Yesterday morning my brother and I drove up to Phoenix to say goodbye to my Grandmother while we still could, and to spend time with my mother and her sister. There was a blue book we were referred to in the hospice about the separation of the spirt from the body, and much of what I talked about with my mom related to the broken body my grandmother had been living in over many difficult years thanks to alzheimers disease and how unfair it was that her spirit was stuck in it. It was a difficult day, and by the time we returned I couldn't wait to get both kids into my arms. I thought of the one uplifting quote I remembered from the endless stream of "news" about this week, where someone mentioned the importance of moving forward by telling the people around you how much you love them, and then creating new memories with these people. I know it's the same broken record of tried and true self-help refrains, but for some reason it reaches me this time.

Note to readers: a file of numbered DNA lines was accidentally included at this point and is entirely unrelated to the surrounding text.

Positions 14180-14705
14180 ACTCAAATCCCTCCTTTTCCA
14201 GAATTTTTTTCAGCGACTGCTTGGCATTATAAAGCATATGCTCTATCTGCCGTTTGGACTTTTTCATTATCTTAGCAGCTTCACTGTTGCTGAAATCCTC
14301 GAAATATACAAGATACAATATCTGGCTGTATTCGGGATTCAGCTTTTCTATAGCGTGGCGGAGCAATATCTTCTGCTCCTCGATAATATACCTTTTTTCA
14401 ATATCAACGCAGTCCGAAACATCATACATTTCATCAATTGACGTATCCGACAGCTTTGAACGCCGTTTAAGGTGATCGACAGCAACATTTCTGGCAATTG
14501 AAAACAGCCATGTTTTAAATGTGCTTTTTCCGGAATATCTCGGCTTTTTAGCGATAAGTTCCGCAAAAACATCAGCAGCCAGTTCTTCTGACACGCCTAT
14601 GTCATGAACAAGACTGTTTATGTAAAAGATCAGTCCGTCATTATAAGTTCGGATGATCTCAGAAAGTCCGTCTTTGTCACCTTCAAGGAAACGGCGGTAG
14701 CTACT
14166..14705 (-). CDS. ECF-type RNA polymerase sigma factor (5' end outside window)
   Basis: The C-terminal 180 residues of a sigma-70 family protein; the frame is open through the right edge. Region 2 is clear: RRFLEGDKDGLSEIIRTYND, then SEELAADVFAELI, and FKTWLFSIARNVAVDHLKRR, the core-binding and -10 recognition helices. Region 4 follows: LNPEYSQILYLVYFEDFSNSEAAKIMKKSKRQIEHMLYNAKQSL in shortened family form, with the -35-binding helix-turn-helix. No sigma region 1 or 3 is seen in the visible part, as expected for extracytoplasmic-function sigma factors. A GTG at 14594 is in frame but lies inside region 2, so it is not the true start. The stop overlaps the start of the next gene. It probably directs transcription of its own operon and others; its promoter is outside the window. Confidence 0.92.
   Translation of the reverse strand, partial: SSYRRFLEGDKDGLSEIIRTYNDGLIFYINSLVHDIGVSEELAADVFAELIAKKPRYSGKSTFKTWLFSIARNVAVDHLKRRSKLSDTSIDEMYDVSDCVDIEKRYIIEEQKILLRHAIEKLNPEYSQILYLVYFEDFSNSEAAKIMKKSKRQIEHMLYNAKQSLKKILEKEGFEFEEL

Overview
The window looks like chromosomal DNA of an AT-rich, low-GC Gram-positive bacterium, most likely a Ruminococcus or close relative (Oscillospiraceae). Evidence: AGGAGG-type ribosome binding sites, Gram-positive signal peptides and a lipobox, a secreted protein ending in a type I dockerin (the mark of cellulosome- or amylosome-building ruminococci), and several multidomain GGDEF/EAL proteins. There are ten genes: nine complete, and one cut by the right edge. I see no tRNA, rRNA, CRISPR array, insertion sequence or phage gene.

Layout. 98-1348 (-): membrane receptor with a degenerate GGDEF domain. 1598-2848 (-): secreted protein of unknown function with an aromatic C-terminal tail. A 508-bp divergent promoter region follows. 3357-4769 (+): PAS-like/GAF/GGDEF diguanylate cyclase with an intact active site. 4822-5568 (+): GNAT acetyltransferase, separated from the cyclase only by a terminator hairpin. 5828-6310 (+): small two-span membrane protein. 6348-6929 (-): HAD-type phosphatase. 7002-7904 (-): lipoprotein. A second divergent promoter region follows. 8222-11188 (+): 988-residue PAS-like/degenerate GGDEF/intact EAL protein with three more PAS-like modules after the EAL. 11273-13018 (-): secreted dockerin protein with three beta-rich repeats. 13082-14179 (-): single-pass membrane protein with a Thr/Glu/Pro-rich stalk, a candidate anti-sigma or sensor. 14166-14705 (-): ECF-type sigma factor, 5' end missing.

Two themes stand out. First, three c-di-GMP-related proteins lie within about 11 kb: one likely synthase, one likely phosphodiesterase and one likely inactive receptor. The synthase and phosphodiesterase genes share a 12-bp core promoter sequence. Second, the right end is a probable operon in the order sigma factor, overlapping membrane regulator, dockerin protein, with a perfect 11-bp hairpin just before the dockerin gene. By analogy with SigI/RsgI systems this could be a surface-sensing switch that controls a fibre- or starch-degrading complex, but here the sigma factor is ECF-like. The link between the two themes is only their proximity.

Those thoughts were still with me this morning as the rain abated just before Kiera's race started. Haiden, Finn and I watched as she tackled the course in high style. When she finished we switched positions behind the stroller and I headed out for a short warm up before my 5K started. When we were called to the line I eyeballed the competition. A runner who had beaten me by a fair amount at a 10K in January was here, and so were Lucas and Shane. Within a minute of the start the sun punched through the clouds for the first time all day in dramatic fashion. In that instant I changed my strategy from staying close to the front and looking for opportunities to something a bit more suicidal. My body was far from broken and my spirit, while a bit battered, was growing stronger by the minute. I decided to take it from the gun and win the race.